Person specifications:

You will ideally have work experience in the field of household air pollution (HAP) and of clean household energy to prevent HAP related disease or a related area. As quantitative lead for the Group, you will need to be able to advise on quantitative analytical studies to demonstrate the impacts of transitioning to clean household energy from polluting fuels and technologies used for cooking/ heating. You will lead analysis of this complex data and be able to disseminate findings through publication to academic audiences and report to lay/ stakeholder audiences involved in policy making. Ideally, you will also have some experience of project-coordination and field research across multidisciplinary, international teams preferably in low- and middle-income settings.

You must be organised, conscientious, productive and able to work both independently under tight deadlines and within a team with diverse research expertise.



You will co-manage the research activities for the CLEAN-AIR (Africa) Group together with the UoL-based Project Coordinator/Qualitative Research Lead and local research coordinators. You will be responsible for (i) providing advice on effective strategies for measuring quantitative impacts from the Group’s research activities, (ii) carrying out data analysis of complex and multi-country datasets, including household surveys, HAP concentration and exposure data collected from study homes and cooking and fuel use patterns/ behaviours including stove use monitoring (SUMs) data. You will help ensure quality control of the data and analyse the data promptly in order to inform (i) the next stages of data collection for the focus countries and (ii) policy makers in discussions around their clean household energy agenda (e.g. through policy briefings). You will be expected to lead and support publication of quantitative and mixed-methods results in peer reviewed journals to be published in a timely manner after analysis. As part of the project team, you will contribute to timely delivery of reports and deliverables expected by the funder and will be expected to help take decisions and interact regularly with the Group Directorship. During the course of the post you will travel with other members of the team to Kenya, Ghana and Cameroon to deliver training in quantitative methods and monitor quality control of collected data.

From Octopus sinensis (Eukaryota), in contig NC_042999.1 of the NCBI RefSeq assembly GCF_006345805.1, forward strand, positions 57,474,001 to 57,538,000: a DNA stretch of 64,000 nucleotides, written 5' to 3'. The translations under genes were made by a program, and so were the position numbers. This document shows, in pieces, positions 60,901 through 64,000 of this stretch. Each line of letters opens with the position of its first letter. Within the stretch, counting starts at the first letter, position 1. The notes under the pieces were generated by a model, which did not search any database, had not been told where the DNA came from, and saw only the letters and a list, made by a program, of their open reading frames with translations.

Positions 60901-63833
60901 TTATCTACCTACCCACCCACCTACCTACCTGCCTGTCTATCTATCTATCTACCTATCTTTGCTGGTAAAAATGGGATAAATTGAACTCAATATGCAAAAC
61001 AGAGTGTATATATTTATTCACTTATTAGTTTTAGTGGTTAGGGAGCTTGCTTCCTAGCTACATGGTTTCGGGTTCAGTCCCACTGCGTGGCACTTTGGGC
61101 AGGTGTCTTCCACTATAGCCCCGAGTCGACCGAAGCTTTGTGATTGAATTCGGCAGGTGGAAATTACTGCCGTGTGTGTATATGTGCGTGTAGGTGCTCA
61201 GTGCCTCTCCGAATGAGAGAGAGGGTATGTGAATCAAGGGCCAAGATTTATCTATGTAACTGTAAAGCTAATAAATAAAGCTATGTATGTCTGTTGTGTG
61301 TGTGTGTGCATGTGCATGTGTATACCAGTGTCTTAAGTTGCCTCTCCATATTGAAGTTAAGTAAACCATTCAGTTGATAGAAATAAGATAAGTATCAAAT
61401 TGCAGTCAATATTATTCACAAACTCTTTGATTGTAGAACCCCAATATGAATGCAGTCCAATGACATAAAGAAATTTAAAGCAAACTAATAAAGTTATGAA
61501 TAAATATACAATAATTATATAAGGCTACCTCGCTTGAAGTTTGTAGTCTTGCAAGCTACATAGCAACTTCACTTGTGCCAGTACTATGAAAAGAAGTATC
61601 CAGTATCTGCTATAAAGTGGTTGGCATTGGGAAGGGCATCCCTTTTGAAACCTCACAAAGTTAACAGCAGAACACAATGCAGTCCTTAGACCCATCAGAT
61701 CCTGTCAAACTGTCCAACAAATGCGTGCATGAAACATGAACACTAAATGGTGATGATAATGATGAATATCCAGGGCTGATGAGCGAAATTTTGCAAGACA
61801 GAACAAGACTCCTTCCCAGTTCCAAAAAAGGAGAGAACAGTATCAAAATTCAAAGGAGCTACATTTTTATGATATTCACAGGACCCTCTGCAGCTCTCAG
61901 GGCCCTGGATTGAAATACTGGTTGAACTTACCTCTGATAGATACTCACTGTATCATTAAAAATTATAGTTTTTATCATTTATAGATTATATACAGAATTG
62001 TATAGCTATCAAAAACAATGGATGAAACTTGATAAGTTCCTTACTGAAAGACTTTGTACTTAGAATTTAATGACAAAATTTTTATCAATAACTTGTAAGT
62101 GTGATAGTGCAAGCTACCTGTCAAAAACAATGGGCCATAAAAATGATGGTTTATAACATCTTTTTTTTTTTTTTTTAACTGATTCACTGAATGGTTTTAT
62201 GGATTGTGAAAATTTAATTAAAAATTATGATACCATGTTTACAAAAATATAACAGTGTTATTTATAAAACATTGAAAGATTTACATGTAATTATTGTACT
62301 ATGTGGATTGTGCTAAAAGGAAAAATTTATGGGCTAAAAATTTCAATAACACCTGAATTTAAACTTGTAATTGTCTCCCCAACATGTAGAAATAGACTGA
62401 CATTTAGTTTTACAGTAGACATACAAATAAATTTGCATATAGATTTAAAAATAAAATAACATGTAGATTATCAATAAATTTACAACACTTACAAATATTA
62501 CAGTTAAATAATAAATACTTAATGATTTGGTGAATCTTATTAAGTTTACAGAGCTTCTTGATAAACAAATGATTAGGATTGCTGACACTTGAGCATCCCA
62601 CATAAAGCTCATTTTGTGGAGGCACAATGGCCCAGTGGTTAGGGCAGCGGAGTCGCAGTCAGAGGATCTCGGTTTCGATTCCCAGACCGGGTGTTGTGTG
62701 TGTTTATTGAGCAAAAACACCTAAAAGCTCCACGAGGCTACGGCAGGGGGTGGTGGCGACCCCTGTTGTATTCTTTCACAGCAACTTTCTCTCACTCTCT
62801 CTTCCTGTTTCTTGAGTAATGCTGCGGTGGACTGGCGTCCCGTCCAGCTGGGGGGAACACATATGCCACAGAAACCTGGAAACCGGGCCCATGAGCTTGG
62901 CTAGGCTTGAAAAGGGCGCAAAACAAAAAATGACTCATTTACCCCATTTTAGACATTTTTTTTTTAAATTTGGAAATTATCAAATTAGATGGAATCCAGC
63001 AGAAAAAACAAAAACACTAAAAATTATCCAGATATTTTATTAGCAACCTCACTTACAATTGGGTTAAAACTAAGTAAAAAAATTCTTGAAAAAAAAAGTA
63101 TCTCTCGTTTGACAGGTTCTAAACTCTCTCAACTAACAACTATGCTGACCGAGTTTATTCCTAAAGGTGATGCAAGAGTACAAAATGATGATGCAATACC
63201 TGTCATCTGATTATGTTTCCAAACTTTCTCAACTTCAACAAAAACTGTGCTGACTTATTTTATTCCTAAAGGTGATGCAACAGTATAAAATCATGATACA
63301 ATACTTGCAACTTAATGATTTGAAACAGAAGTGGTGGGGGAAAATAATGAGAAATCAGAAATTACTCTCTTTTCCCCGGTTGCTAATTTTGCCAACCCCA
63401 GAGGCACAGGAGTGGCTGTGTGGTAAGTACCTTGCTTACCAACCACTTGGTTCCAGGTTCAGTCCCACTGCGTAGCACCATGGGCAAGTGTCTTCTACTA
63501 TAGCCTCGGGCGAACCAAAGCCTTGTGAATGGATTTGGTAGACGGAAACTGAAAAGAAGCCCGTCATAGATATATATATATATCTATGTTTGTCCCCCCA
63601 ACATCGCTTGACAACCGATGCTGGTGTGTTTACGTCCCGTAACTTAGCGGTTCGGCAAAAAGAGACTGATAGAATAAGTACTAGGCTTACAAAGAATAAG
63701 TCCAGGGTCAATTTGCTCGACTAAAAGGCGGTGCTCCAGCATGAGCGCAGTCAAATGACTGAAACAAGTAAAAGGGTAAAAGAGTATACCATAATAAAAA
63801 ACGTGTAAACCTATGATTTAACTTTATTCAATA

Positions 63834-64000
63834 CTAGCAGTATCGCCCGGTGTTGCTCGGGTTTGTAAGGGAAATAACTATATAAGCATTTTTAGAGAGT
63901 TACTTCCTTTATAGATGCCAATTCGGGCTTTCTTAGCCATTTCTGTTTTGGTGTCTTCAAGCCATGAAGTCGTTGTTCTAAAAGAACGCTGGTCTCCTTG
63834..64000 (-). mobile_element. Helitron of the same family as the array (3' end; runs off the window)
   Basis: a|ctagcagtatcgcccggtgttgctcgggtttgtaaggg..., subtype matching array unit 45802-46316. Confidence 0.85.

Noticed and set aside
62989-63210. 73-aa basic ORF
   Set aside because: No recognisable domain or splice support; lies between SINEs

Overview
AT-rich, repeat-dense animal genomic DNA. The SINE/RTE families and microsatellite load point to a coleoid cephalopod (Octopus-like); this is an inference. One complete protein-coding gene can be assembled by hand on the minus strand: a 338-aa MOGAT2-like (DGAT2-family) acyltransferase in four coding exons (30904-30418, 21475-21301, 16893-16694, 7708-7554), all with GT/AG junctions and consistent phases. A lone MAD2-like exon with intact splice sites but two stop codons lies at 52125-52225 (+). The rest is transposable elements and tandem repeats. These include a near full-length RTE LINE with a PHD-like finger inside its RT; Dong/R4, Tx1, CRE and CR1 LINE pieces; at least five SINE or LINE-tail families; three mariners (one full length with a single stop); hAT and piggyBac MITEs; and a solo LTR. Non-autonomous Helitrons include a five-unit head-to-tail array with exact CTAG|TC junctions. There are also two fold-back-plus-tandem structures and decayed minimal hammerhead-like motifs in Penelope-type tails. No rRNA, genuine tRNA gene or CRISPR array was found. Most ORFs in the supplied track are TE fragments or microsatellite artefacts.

Additional Information: 

Location: University of Liverpool Campus, United Kingdom 

Faculty: Health and Life Sciences, Institute of Psychology, Health Sciences, Public Health and Policy 

Salary: £34,188 - £40,792 per annum, depending on qualifications and experience 

Grade: 7 or 8 

Hours of work: Full-time 

Tenure: 1st April 2019 - 31st March 2021 

Job Reference: 010785


Applications are bue before Monday, 18 February 2019. To apply online, please visit the digital posting on the University of Liverpool Job Site

For informal, shortlisting and interview inquires please contact Professor Daniel Pope at